Monday, November 21, 2005

tao teh ching 37

The Tao abides in non-action,
Yet nothing is left undone.
If kings and lords observed this[1],
The ten thousand things would develop naturally[2].
If they still desired to act,
They would return to the simplicity of formles substance.
Without form there is no desire.
Without desire there is tranquility.
And in this way all things would be at peace[3].

[1] Lau has 'hold fast to this'.
[2] Lau has 'be transformed of their own accord'.
[3] For this last section, Lau has:

After they are transformed, should desire raise its head,
I shall press it down with the weight of the nameless uncarved block.
The nameless uncarved block
Is but freedom from desire,
And if I cease to desire and remain still,
The empire will be at peace of its own accord.

The Ma wang tui reading is subtly different, so I give it here:

... I would subdue them with the nameless simplicity.
Having subdued them with the nameless simplicity,
I would not disgrace them.
By not being disgraced they will be tranquil
And Heaven and Earth will of themselves be correct and right.

Wang Pi's commentary reads:

It complies with the natural.
In either getting its start or achieving its completion, every one of the myriad things, without exception, stems from what is done in this way.
In 'once nurtured, should desire arise', 'arise' means the formation of desire. 'I would press down on it with the uncarved block' means that I would not play the master.
There would be no desire or contention.

Professor Cheng says: This chapter is similar to chapter 32 ... When all beings change and they desire to act, the ruler uses the'original uniqueness of the nameless' to curb them. Eventually there will be non-desire. Having no desires will bring serenity, and eventually the world will also naturally settle down. Hence, 'the Tao is always without a name, yet there is nothing it does not do'.

Amongst other things, I find it rather fascinating that the Ma wang text (the Teh Tao Ching) comes to a close with this. As pointed out yesterday, this chapter is the final chapter and summing up of the section on Tao.

'Not playing the master', as Wang Pi puts it, means trusting 'original sanity'... Allowing the ten thousand things to arise as they will, without creating problems concerning them. We, quite naturally, expect things to run more or less in line with the way we imagine they're going, but the Tao, of course, has no such predelictions. It manifests what happens next, whatever that might be; any surprises we might get from that have to do only with the fact that we're necessarily unaware of the whole picture. The tao is 'ocean'; we see only 'waves', or even just 'details of foam on waves'.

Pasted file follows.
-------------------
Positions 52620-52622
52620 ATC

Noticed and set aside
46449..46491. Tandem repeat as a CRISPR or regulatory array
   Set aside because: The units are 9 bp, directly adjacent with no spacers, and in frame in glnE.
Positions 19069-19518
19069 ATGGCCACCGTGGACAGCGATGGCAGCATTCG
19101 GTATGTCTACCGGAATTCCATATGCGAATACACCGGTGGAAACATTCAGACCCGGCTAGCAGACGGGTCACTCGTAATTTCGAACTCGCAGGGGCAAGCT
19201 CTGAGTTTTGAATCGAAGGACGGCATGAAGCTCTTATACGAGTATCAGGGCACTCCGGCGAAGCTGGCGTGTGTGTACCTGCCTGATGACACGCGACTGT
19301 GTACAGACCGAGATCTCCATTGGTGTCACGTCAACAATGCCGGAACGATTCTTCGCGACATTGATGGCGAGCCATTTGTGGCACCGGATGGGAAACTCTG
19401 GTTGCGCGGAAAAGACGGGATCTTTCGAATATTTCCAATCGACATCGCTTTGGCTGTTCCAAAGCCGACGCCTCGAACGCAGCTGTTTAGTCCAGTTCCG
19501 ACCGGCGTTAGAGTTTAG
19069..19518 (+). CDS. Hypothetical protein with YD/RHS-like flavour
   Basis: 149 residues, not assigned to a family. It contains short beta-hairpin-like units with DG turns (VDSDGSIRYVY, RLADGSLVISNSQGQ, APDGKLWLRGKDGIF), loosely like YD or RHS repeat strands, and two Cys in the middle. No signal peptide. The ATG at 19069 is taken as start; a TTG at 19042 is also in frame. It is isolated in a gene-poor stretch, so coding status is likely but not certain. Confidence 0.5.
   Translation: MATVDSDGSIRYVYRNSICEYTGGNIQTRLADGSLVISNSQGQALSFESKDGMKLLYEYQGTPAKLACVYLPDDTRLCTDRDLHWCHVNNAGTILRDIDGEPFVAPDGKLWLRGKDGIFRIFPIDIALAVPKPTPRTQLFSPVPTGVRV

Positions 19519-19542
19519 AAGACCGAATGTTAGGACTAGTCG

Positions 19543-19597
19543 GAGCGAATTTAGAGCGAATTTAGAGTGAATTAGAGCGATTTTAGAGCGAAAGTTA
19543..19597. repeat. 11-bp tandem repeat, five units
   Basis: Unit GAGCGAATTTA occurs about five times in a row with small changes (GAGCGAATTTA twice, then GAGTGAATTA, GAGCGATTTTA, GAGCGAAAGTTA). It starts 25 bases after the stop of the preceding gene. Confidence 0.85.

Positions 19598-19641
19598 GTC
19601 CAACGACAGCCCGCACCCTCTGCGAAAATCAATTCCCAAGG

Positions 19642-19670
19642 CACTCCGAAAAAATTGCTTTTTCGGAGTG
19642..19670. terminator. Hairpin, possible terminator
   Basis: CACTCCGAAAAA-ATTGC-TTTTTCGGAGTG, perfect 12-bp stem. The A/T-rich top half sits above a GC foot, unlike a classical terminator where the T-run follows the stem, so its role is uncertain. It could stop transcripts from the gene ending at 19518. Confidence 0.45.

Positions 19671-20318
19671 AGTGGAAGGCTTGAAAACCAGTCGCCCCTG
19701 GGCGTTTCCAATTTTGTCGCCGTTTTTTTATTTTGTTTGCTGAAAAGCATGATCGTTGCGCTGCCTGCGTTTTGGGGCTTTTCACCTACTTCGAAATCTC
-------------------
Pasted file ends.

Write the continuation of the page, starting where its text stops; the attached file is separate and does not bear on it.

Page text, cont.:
Here, once again, Grandfather Lao brings us back to his opening statement. What can be done, named, thought, understood, brought into being, is not the Tao, and yet all that ever happens in any direction is only because of it. There is nothing outside it - even itself is not outside it! - and yet it has no palpable somethingness except in its myriad manifestations - it has no 'otherness'.
I feel that Gia-fu Feng's reading really is closest here. It's not a question of 'subduing', but simply that of returning to simplicity - allowing the simplicity to simply unfold as it will.
This is not so easy.
And yet, nor is it difficult in the slightest.
The only problem is that it seems too simple to us, to close to see clearly or properly understand. We want it to be some 'thing' - some special 'state' or extraordinary 'understanding', but it's not. It's just what is. Vast beyond our wildest dreams, present before our very noses, totally embracing all of time-space and our most subtle and infinitessimal instants of awareness. It is, in fact, what the Buddhist call awareness - that pure awareness that is totally untrammelled by anything that might arises within it.